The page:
When we first started using AutoCAD, it was an asset. We used it intelligently where it made sense and only the geeks took control of the computer. Now AutoCAD is a liability. The senior staff who were trained and practiced in creating documents by hand are constantly amazed at how long it takes to get drawings created and modified compared with what it took them when they were responsible for making the drawings.

We have a chance to learn from our mistakes with AuotCAD and keep Revit from turning into a liability. The first step is having the right people, the Level 4 and 5s, working the program. We have to keep mediocrity out of the process. The 4s and 5s cannot spend half their time fixing mistakes based on ignorance. Let the 4s and 5s go as far and as fast as they’re able. Keep them in the design process and feed them what they need to make things happen in Revit.

Let the 3s and 4s focus on something else that will benefit the project, the company, the industry and themselves. Let them focus on their own 4s and 5s instead of settling for a 3.

Everyone can be remarkable. Nobody has to settle for mediocrity.

3 Responses to Medicority

  1. […] Medicority « Life’s too short to drink cheap wine. – Great post about user competence and associated levels for Revit. Would love to see a similar one for IES<VE>. Agree with most of the observations. Anyone involved in BIM at any level should read this one. […]

  2. As always Greg, very well thought out and provocative. Somehow it seems like we all agree on the substance of what you just stated, however we find it hard to articulate I guess. We’re faced with pretty much the same issues. We always talk about training sessions such as “Revit for PM’s”. I’m not happy with the terminology because there should be no one task that anyone on the team shouldn’t have the desire or passion to learn. To me, this really indicates that we’re trying to do the minimum possible (let’s just teach PMs to print…that should be enough, right?). Obviously the more you’re glued to the computer on a daily basis, the more you’ll learn about a software, but that means that others in the chain will always be stuck at some other level not because they want to, but because they’re forced to out of other’s mediocrity. They’ll be stuck in L3 or L4 because they’re fixing the stuff of L1 and L2 people. That’s wrong, but that’s how most firms work. I think it’ll take some L4 and L5 people to break off and start their own practice with a different philosophy in order to abolish the corporate cultural vernacular.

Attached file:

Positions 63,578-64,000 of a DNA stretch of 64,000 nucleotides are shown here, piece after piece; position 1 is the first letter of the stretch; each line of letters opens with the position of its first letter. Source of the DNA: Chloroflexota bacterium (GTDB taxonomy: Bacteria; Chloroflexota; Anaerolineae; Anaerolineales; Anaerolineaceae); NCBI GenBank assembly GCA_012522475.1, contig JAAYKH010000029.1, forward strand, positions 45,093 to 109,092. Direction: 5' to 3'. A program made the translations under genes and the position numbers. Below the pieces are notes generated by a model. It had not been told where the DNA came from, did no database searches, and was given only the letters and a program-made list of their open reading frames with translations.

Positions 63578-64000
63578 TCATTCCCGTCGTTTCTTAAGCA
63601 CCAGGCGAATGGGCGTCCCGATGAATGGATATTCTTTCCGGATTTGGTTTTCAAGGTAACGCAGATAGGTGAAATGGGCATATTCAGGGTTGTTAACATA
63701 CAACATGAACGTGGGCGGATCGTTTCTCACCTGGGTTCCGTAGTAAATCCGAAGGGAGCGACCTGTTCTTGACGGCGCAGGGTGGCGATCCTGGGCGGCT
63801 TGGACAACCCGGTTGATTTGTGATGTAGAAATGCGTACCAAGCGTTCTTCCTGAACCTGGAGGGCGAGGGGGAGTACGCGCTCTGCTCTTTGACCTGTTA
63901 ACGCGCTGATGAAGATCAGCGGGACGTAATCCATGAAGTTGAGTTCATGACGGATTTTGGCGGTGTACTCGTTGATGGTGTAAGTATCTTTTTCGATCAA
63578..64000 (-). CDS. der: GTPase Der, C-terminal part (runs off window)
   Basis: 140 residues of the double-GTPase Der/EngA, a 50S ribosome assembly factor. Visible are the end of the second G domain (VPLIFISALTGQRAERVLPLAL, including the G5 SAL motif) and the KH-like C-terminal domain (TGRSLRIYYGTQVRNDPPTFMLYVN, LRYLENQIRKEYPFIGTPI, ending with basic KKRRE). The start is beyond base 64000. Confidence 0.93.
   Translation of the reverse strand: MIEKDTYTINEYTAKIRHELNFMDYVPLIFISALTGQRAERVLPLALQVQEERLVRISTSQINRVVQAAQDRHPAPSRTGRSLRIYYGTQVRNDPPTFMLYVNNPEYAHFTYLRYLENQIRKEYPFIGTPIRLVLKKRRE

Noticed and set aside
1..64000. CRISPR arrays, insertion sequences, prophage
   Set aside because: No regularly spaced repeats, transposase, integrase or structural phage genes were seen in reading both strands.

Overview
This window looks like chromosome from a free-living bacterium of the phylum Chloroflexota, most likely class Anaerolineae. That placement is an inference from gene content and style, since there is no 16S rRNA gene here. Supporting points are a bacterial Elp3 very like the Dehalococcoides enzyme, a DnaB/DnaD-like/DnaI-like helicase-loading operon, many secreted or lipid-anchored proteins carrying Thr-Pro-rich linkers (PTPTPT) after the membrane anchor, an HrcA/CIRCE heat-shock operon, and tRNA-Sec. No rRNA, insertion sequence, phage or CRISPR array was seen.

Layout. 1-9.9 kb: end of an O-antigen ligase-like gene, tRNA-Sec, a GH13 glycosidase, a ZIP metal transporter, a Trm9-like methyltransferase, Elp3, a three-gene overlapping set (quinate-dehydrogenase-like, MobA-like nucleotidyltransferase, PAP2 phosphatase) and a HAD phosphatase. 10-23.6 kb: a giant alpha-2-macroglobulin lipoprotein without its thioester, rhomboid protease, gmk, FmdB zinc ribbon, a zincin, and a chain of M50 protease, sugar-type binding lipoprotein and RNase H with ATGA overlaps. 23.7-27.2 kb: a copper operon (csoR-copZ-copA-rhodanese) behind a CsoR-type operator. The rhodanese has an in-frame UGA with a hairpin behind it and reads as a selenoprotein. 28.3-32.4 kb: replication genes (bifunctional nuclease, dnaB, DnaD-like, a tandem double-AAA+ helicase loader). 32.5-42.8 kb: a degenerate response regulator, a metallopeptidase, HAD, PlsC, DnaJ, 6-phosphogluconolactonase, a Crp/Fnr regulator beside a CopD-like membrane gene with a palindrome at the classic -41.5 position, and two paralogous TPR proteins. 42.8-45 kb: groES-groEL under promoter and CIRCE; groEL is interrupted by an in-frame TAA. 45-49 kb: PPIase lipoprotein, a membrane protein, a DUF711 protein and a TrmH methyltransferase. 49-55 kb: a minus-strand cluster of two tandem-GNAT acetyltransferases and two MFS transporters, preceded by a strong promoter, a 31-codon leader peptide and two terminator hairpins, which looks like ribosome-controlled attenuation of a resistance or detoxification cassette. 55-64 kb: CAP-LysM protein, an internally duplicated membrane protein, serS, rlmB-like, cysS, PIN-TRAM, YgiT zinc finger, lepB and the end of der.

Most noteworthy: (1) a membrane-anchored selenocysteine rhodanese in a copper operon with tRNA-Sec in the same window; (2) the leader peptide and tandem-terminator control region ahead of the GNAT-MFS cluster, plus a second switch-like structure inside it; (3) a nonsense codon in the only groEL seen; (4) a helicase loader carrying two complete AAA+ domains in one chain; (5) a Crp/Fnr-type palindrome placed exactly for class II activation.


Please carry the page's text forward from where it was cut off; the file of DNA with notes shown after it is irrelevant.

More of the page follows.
3. L4 says:

    there’s a basic conflict between what peeps want vs what that costs. This conflict is core to the decision to use inhouse [w/ cost to hire super(wo|)man] vs “outhouse” [ 🙂 ] rendering service for schmanzy presentations.

    (similarly) for a while now, having the designer directly produce CDs (to eradicate the drafting/cad Level5 grunt) has been a longstanding designbiz goal. Note this conflicts w/ your “everyone should perform at their own level 4,5” ideal. What Level of design skill is sacrificed when all designers must have L4,5 drafting/cad (and rendering, sketchup, photoschlop, illustrator, advertising, etc) skills?

    I think improvement is still possible, because I’ve (I think accurately) blamed “autoCr@p” for most peeps being “forced” to settle for level3 (or level2). Happily, revit seems to be the “next step” (quantum leap, blahblah).

    But I wonder if autodesk isn’t already wrecking revit (acr@pping it) while simultaneously featuritising it.
    My vague rule-of-thumb impression is that software of the most sluggish categories must be completely rewritten/overthrown every 10-15 years.

    I wonder if acad would be already gone if someone other than autodesk had bought revit. 🙂

    Regarding the topic of L4’s, L5’s fixing lesser level work: Typically, what’s the employees per “cad manager” ratio? (some kind of management org must have surveyed this topic. )
    What’s the time% breakdown of L4,5’s fixit tasks?